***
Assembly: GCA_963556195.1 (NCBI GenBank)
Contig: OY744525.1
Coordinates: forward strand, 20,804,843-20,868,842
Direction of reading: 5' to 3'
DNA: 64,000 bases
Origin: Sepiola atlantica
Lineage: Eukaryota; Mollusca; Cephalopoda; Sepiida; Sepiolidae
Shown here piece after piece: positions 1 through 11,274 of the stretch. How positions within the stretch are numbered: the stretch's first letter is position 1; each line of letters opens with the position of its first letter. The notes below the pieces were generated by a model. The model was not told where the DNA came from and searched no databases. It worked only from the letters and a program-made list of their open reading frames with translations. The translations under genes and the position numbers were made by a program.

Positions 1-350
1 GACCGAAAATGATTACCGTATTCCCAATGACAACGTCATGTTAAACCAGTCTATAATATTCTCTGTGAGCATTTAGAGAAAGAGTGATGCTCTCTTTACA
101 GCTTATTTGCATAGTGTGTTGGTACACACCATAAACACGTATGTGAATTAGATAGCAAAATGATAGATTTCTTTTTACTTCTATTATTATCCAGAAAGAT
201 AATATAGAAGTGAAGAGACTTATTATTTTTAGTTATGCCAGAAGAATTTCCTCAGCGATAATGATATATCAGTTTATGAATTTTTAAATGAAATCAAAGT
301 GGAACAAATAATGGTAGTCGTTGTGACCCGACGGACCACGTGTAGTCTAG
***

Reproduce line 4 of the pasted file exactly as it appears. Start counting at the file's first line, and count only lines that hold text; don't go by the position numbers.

Direction of reading: 5' to 3'